By Jean-Benoît Nadeau & Julie Barlow
Last November, the Spanish government announced it would grant citizenship to descendants of Jews exiled from Spain in 1492. In the first month, the government received 6000 requests.
Little known to most gentiles, the Expulsion of Spain’s Jewish population had a tremendous impact on the history of Spain, and the Spanish language. It stunted the development of Spain at a time when it could ill-afford it. And at the same time, it created the first large migration of Spanish-speakers outside of Spain.
The year 1492 is forever associated with Columbus’ voyage to the New World and the fall of Granada, but the Expulsion of the Jews was the most immediate and dramatic event of that year.
In his first voyage’s journal, Columbus remarked that he set sail five days after the Expulsion of the Jews, on August 3rd, 1492. It would not have been possible for him to set sail earlier: Spain’s ports were swamped with exiles and their belongings.
The cause of the Expulsion was a combination of religious fanaticism and politics which all culminated in the establishment of the Spanish Inquisition, established in 1480. In 1492, after 10 years of lobbying Spain’s monarchs to force Jews to convert to Christianity or be exiled, Spain’s Inquisitor General Tomás de Torquemada finally obtained permission to have them banished.
It is impossible to know exactly how many Jews went into exile. Most scholars agree on approximately 100,000, though different findings range from as few as 40,000 to as many as 800,000. All of the world’s Sephardic Jews are descendants of those who were exiled from Spain as the result of the Spanish Inquisition – the term Sephardic comes from the Hebrew word Sefarad for Spain.
The Expulsion of the Jews was a disaster for Spain, psychologically, intellectually and economically. It boosted the legitimacy of the Spanish Inquisition, whose stifling effect would be felt by the society until the 19th century. It also stripped 2% of Spain’s most urbane, educated and affluent inhabitants. At a time when Europe’s economy was shifting from agrarian to industrial, Spain could not afford this loss. The effect was compounded when the Spanish Inquisition managed to have 300,000 Muslims expelled a century later. Such a massive exodus would be an enormous loss for any country at the time – but especially for Spain, which was only a third the size of France.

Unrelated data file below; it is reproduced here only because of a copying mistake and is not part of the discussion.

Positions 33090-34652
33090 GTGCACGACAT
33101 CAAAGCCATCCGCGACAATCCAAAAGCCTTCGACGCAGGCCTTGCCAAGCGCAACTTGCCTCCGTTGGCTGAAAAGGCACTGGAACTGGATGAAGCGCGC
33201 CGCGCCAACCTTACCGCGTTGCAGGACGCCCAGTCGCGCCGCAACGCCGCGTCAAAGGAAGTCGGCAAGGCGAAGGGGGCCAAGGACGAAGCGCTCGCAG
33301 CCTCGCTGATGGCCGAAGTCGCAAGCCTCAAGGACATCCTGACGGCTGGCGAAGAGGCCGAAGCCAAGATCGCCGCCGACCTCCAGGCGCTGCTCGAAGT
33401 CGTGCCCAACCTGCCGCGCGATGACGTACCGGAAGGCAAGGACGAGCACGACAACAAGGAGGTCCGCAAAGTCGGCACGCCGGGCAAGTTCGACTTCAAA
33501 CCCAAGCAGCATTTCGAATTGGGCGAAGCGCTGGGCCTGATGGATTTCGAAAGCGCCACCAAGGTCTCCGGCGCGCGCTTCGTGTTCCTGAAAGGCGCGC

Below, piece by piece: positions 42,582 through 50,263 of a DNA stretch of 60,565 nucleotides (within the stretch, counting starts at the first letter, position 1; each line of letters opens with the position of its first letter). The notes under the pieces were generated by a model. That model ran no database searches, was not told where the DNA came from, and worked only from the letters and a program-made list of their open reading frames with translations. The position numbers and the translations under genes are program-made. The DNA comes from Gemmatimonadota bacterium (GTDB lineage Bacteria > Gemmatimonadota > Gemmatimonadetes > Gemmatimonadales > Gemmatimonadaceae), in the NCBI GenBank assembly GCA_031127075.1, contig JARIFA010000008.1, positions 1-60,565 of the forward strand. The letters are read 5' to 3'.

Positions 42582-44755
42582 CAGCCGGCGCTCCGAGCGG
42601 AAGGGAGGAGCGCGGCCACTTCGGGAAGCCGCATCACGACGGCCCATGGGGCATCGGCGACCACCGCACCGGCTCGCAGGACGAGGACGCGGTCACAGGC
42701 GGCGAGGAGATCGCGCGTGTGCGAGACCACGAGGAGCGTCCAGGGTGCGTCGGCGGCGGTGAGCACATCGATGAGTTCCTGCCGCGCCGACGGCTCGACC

Many Sephardic Jews and their families rose to great prominence where they settled. Renowned figures include British Prime Minister Benjamin Disraeli, Dutch philosopher Baruch Spinoza, Italian painter Amedeo Modigliani and French philosopher Jacques Derrida. In the United States, prominent Sephardic Jews include the Supreme Court Justice Benjamin Cardozo, the poet Emma Lazarus, and the actor Hank Azaria.
Despite all the injustice of the Expulsion and the damage it did to Spain, the Expulsion of the Jews had a revolutionary effect on the Spanish language. For the first time in history, Spanish spread massively beyond the peninsula. Dozens of Spanish-speaking Sephardic communities took root in the Ottoman Empire, the Balkans, and Northern Europe. In the Mediterranean, Spanish became a trade language, achieving a status it never had had before due to the dominance of Genoa and Venice. Judeo-Spanish became so common in the Ottoman Empire that people mused, “Castilians speak the Jewish language.”
The influence of Judeo-Spanish was the greatest in the Portuguese and Dutch empires, especially because of Portuguese-Jewish planters and the middlemen, who remained in the same place long after the Dutch and the English started divvying up the Portuguese trade empire in 1663.
For generations, even centuries, Spanish Jews maintained their Judeo-Spanish language, which had different names depending on where it was spoken, the most common now being Ladino. Yet, everywhere it was spoken, Ladino remained close to Spanish. About 60 % of the basic vocabulary is Castilian (the rest is mostly Turkisms, Hebrewisms and Arabisms). The spelling, however, evolved to a form even more phonetic than Spanish.
Although it was historically important, Judeo-Spanish is on the brink of extinction, partly because of the Holocaust, partly because the French assimilated many Ladino-speakers of North Africa through French colonialism. The largest Ladino-speaking community is in Israel, with about 100,000 speakers.
Considering how much French was bolstered by the expulsion of some 400,000 French Huguenots and antirevolutionaries, it is curious that the Expulsion of Spain’s Jews, and later of its Muslims, did so little to bolster Spanish as an European language.
This was due to subsequent Spanish kings and their failing European policies as Spain focused its ambition on colonialism and the New World.
One million Spanish migrants would go on to create a totally new type of empire in the New World.
More information about The Expulsion of the Jews and the Spanish Inquisition can be found in our new book, The Story of Spanish, to be released in May 2013, St. Martin’s Press.